Wednesday, December 28, 2011

LED Astray

For me, one of few stress relievers during the holiday season has always been to lay on the living room couch at night in the darkened room and spend some quality time gazing at the Christmas tree. I can lose myself in the reflections of the tree lights off of the glassy sheen of the ornaments. It induces a kind of hazy daydream effect that sort of washes over me, letting my troubles and the not inconsiderable stresses of the holidays float away in the soft glow of the lights. Or at least it used to.

This year I fought the strings of lights for about a half hour before giving up and telling my son to go buy some new ones. He did, only they were the new LED lights. "You and burn them all year Dad and they never get hot and they take about as much electricity to run them as a fart." he promised. OK, they are cost effective, they are safe, but they emit a harsh light that has totally ruined the one sure stress relieverer I had. I tried to lay down on the couch and lose myself in the tree, but those damn lights were burning holes in my eyes.

Oh soft glowing lights, why have you forsaken me?

Friday, December 09, 2011

One of the 36,774

Someday, and I swear it will be soon, I will stop talking about the NaNo. But today is not that day.
They released the stats this week for the National Novel Writing Month and they are pretty impressive:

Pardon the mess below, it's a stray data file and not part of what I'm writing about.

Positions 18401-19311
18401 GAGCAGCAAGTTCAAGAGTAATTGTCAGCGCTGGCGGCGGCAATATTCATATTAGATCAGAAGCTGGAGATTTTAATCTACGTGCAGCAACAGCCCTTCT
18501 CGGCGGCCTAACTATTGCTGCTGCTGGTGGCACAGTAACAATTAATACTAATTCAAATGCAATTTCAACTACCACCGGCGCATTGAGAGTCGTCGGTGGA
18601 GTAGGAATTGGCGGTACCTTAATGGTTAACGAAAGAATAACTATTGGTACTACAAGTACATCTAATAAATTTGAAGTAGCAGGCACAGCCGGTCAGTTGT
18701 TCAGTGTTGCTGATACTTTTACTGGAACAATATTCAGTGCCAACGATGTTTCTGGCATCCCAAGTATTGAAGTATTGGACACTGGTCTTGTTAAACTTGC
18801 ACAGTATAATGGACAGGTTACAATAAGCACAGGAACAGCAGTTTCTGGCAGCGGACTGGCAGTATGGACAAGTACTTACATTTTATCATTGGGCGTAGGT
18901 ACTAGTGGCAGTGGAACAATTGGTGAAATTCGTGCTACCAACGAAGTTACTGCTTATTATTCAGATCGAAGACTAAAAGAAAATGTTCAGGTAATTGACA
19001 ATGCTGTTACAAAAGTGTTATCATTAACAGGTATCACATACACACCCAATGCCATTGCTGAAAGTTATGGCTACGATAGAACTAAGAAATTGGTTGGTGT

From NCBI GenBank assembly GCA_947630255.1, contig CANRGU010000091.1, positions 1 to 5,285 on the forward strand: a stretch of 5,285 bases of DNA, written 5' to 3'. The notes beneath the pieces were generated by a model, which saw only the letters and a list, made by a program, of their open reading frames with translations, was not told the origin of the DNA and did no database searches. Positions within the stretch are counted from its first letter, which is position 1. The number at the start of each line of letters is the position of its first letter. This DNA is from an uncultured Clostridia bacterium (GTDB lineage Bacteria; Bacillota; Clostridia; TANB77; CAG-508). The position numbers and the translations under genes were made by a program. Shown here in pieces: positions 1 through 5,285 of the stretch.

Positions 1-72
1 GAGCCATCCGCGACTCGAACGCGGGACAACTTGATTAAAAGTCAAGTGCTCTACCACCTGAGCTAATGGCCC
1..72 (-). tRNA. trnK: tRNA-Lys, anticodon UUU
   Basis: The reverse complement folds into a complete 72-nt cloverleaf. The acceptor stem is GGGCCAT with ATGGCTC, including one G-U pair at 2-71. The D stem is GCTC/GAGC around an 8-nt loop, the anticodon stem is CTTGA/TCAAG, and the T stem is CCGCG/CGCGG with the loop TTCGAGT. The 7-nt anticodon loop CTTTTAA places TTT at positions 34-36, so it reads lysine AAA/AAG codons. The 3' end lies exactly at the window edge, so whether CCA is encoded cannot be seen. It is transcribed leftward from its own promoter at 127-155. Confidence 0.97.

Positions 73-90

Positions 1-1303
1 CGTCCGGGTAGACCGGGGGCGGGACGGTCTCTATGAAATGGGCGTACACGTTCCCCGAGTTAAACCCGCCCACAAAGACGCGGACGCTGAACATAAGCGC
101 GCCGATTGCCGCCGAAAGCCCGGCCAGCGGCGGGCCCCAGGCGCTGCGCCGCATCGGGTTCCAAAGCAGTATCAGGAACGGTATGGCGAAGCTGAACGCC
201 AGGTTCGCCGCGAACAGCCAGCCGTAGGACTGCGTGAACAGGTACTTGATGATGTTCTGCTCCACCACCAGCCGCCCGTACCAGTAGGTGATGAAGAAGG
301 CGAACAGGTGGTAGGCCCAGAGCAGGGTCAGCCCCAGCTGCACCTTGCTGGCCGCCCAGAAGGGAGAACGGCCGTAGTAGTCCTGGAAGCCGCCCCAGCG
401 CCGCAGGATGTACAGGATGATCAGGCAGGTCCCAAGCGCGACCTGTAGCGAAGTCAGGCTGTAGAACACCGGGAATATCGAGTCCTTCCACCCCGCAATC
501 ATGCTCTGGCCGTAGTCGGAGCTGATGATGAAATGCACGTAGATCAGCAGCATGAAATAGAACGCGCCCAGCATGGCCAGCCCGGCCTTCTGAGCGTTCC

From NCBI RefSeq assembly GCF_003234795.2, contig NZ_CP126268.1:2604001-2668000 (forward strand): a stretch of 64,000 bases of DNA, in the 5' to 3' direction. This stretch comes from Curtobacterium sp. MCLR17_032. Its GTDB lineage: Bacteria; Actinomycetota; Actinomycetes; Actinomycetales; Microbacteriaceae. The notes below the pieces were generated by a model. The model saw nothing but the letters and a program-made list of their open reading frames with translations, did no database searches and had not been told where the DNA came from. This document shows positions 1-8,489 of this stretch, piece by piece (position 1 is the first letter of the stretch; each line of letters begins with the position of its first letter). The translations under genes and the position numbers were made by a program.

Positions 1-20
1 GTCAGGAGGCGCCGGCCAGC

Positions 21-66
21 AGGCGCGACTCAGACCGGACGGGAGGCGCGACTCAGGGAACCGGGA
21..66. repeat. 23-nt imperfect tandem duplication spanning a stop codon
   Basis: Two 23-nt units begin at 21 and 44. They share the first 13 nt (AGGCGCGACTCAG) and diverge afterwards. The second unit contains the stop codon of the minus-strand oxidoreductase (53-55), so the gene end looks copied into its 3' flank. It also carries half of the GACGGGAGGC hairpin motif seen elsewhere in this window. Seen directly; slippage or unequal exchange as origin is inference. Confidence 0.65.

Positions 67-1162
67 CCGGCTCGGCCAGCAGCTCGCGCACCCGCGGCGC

• 256,618 participants, up roughly 28% from 2010’s total of 200,530 writers.
  • We wrote a total of 3,074,068,446 words, up 7% from 2010’s collective word count of 2,872,682,109.
  • This averaged out to 11,979 words per person!
  • We had 36,774 winners, giving us a 14% win rate!
Happy to have been a part of it all. Of the 25 writing buddies I had this year, 13 of them completed the NaNo or 52%. Not too shabby for my friends.

Thursday, December 01, 2011

Lessons Learned

This should give you an idea of how I managed my NaNoWriMo. Pay particular notice to the graph on the right and the long flat area starting about half-way through. In looking back at my first NaNo to see what it taught me, and hey, that is what all of us winners and loser are doing about now, I came to four lessons learned. They are as follows:
  1. When the going gets tough, Barry takes nine days off.
  2. Though I tend to complain about things quite a bit, they are usually problems that I have caused all on my own, and in actuality, I sort of get off on the drama, as it allows me more time for self-absorption.
  3. Eventually I will rededicate myself, after I have waited the prerequisite amount of time to make the outcome once again somewhat in doubt (this also relieves me of any responsibility for how bad it might turn out as it is now crystal clear to all that I just don't have enough time to do it the right way).
  4. I can do anything to which I set my mind.


National Novel Writing Month Total Collective Word Count for 2011: